This is where satellite imagery is very useful to us. Close Pack ice can be seen on images taken by the weather satellites in space, but a constant thick cover of cloud across the Weddell Sea meant that all our satellite images were obscured. This remained the case until late on Friday when the cloud finally started to disperse and patches of the sea surface below could be seen. In the above image, White equals cloud, Yellow equals ice and Black equals open water.
Seeing areas of pack ice on the received satellite images had no bearing on the outcome of the ship's 'sweepstake'. The imagery is not THAT good. At the start of the week, a 'book' was started to guess the date and time of arrival at the ice shelf off Halley station. One optimistic appraisal said 19 December ??? - thank you Bob the Lecky ! Others were more conservative in their 'guesstimate' but at the time of our next going to press, let us hope that we will be able to announce the lucky winner. It is a bit of a lottery. One notable aspect of this sweepstake is that 50 percent of the funds will be donated to our on board charity - the Royal National Lifeboat Institution (RNLI).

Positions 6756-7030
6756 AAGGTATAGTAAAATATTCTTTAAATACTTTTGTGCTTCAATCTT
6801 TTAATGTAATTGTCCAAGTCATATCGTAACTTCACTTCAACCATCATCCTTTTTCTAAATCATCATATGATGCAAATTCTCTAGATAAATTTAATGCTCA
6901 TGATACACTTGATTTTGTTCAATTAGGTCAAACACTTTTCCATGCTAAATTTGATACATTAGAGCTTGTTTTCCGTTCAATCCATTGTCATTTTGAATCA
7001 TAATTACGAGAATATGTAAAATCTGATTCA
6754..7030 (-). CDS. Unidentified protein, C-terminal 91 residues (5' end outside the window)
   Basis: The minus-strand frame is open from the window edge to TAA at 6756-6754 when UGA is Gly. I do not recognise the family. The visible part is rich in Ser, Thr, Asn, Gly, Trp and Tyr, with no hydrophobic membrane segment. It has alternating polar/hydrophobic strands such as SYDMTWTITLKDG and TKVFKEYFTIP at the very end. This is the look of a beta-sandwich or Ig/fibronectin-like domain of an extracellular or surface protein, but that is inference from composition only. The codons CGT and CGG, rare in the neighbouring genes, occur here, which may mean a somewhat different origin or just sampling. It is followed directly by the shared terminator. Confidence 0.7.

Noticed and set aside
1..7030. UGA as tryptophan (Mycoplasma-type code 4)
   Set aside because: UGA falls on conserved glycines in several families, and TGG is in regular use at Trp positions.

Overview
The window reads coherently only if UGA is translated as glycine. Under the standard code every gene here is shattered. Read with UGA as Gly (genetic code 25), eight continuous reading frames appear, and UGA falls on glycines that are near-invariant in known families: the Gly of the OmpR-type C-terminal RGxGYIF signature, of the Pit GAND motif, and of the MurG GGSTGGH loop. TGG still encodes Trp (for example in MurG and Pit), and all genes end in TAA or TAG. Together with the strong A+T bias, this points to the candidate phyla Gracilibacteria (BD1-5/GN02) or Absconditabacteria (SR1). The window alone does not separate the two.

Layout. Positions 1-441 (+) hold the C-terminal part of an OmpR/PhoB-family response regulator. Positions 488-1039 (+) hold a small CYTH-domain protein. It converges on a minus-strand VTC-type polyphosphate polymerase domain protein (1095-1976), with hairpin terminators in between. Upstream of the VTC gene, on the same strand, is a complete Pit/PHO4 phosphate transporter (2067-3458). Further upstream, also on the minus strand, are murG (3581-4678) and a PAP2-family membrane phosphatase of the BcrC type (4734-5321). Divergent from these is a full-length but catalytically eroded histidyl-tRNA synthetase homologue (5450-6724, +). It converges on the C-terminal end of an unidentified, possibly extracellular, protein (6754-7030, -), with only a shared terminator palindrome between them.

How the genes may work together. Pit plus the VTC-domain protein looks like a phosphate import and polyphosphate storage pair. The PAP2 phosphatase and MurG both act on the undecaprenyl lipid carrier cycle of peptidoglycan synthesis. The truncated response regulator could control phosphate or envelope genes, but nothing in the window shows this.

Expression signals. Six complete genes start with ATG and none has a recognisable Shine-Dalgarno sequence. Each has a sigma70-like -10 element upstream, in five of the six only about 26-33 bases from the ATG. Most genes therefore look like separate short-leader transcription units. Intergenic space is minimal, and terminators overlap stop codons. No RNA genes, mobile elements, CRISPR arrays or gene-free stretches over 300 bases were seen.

The RNLI needs You... or at least your Hair !
The RNLI did very well on board this week. On Sunday 10 December whilst the afternoon matinee movie The Dambusters was playing in the background, we all congregated in the Red Room to watch FID Ian Barfoot say 'adios' to his shining locks of hair.
Hair today ... gone tomorrow.